Puritans Essay Research Paper Why Puritans Came

Puritans Essay, Research Paper Why Puritans Came to America: Freedom When the English came to America to escape religious persecution, things commenced at a shaky start. For example, Puritans fled from England

Puritans Essay, Research Paper

Why Puritans Came to America: Freedom

When the English came to America to escape religious persecution,

things commenced at a shaky start. For example, Puritans fled from England

because of religious persecution. They were being physically beaten because

of their religious beliefs therefore they attempted to create a Utopia or

“City upon a hill” in the New World. There “City upon a hill” began with a

government based on religious beliefs. It developed into a government

which condemned those who did not believe in the Puritan beliefs. For

example, one had to believe in the Puritan religion and attend church to

vote and become a member of the Puritan society. This practice further

developed into a situation in which you were beaten or killed if you did

not believe in the Puritan religion and remained in Puritan “Utopia” — the

exact situation which they had fled from England. Later, it would take the

gathering of American thinkers to deduce what liberties were guaranteed and

which were not, to avoid mistakes made by puritans and others in history.

The Forefathers of the United States conjured up the Bill of Rights which

illustrated which rights were endowed to the people of the United States.

They adopted the Bill of rights, which was drafted for political

motivations, and it evolved into a document which shelters American

people’s civil liberties.

When the Bill of Rights was adopted, political motivations superceded

libertarian views. James Madison claimed that this “nauseous project of

amendments” would “kill the opposition[for the ratification of the

constitution] everywhere…” In the beginning, the Bill of Rights was

first drafted up to appease the Anti-Federalists and coax them into

ratifying the constitution. For without the Bill of Rights the constitution

may have never been ratified. After its ratification, the Bill of Rights

evolved into more realistic terms. The Federalists began to notice the

importance of the Bill of Rights as much as the Anti? Federalists had.

During the next few years the Bill of Rights began to be accepted by the

American people as the essence towards freedom. As it was noticed more and

more over the years, the Bill of Rights became the basis for individual

rights. It entitled the American people to rights which they had not

experienced before such as the freedom of press and speech.

In Tennessee’s “Monkey Trial” of 1925, John Scope, a science teacher,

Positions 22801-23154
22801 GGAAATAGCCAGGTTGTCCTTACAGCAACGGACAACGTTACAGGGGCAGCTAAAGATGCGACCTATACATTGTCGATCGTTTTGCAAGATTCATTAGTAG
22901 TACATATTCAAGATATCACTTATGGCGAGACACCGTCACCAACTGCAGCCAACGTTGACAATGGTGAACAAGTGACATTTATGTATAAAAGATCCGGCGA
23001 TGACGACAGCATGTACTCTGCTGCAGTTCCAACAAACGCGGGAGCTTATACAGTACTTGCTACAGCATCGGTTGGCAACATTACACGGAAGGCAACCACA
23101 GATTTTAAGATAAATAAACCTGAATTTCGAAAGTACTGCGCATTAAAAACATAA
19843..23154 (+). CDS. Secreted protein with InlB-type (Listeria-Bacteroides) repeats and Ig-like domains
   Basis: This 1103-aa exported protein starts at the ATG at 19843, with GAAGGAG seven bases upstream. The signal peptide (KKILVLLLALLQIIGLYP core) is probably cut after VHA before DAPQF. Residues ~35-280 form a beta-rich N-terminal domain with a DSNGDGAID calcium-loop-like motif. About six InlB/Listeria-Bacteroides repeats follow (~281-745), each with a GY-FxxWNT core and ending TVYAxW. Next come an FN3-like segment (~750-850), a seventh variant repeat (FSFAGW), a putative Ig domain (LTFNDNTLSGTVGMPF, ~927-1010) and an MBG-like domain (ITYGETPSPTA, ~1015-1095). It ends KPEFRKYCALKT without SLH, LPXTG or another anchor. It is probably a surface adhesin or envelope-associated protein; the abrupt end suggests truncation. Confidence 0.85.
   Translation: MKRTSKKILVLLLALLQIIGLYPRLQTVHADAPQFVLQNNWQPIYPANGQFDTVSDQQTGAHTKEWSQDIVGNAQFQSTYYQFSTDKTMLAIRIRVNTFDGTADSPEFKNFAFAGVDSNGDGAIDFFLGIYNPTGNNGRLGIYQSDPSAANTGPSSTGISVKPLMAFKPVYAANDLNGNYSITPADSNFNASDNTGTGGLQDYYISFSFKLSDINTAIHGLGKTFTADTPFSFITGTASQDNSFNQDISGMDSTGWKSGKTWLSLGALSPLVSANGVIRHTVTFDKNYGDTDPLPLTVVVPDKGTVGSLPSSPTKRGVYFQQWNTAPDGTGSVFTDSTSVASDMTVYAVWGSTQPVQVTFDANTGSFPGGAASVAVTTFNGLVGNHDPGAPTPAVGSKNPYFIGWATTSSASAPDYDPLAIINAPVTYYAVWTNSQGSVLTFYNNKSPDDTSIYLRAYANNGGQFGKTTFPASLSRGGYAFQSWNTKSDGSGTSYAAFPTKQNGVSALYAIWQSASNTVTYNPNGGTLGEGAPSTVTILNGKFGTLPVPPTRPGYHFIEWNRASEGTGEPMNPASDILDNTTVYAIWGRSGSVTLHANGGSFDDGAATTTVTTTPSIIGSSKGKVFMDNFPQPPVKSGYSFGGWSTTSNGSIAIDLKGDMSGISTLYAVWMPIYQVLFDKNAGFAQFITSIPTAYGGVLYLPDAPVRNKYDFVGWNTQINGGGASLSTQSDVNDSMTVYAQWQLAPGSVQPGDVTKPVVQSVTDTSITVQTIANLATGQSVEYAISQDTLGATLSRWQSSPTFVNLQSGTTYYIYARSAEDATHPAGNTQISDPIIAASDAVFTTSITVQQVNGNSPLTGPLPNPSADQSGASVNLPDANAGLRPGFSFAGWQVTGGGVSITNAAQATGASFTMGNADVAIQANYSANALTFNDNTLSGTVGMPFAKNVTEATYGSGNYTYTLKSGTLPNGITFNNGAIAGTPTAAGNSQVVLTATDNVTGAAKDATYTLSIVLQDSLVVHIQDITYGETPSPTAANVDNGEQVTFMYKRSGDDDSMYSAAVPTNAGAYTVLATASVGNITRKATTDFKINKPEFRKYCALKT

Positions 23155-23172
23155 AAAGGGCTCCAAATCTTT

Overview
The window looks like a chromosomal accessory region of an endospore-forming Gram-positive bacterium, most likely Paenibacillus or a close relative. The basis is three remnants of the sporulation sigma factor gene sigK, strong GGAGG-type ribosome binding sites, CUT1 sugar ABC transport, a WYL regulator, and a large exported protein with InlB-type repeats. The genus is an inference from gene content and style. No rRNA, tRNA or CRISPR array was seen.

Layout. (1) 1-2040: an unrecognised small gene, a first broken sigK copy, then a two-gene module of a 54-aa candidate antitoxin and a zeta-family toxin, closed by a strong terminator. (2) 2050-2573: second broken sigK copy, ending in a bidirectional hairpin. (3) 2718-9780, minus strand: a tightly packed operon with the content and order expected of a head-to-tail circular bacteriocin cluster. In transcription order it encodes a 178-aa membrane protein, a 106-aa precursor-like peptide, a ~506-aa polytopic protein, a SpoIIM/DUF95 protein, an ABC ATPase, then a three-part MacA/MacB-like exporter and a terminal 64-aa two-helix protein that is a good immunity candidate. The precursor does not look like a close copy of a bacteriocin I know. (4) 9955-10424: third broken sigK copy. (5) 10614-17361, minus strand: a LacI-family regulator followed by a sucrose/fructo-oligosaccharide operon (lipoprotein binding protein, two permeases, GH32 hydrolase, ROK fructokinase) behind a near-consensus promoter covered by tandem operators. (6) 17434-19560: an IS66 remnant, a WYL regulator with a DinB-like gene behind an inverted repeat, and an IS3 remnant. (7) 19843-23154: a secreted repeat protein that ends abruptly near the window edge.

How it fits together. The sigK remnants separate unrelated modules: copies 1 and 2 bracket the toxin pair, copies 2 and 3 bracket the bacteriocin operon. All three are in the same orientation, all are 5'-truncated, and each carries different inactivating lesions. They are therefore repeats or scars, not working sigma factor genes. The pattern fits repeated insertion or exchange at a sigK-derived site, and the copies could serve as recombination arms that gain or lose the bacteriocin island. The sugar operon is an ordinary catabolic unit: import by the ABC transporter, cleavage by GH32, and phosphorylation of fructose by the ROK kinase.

was convicted for teaching evolution. Only 43 years later would that state

law be overturned. This constant evolution of the Bill of Rights has made

it what it is today, a document claiming that the American people have

certain ‘unalienable’ rights. In 1868, the 14th Amendment was drafted to

insure that peoples rights towards life, liberty, and property would not be

deprived by the state governments without due process of law. Here, the

most basic rights of the people were secured from the state governments.

In Minersville School District vs. Gobits, Lillian Gobitas refused to

salute the American flag. She was a devout Jehovah’s Witness and was told

not to “`Heil Hitler’ nor any other creature.” This straight-A student was

eventually expelled and here father, Walter, took the case to the Supreme

Court. In 1940 the Court ruled for Minersville School District, yet this

decision was overturned on Flag Day, 1943. Lillian Gobitas, now 67,

realized that she was entitled to the freedom to speak and to express

herself, or freedom to not speak or not to express herself.

The Bill of Rights today is in need of revision;however it still

protects civil liberties and is the best declaration for human rights that

America has. Only 31 years ago did the Court rule that prayers would not

take place in the business of government. In 1971 a defense analyst turned

over the Pentagon Papers, which documented a hidden involvement with

Vietnam. Nixon claimed that the papers were a “threat to national

security.” In this case, somebody had to defy the government in order to

let the public know what the government was doing. The government today is

still not telling the public the rest of the story and shouldn’t the public

have a right to know what is going on with foreign relations in our

government? Only 2 years ago did the Court free Gregory Johnson. He was

arrested for burning a flag in 1984. In the first amendment, the right to

hold a peaceful assembly should not be prohibited. If burning a flag

causes this much controversy should it be noted as a peaceful assembly?

Now, 200 years later, does the Bill of Rights still apply today, under

the different circumstances, towards everybody the in the same way it did

when it was first drafted? The right to bear arms surely must not include

automatic weapons. When James Madison constructed the Bill of Rights did

he know that it would apply to nearly 225 million people 200 years later?

Although these rights of the American people are consistently being

modified, the basic right to freedom and liberty will always be there in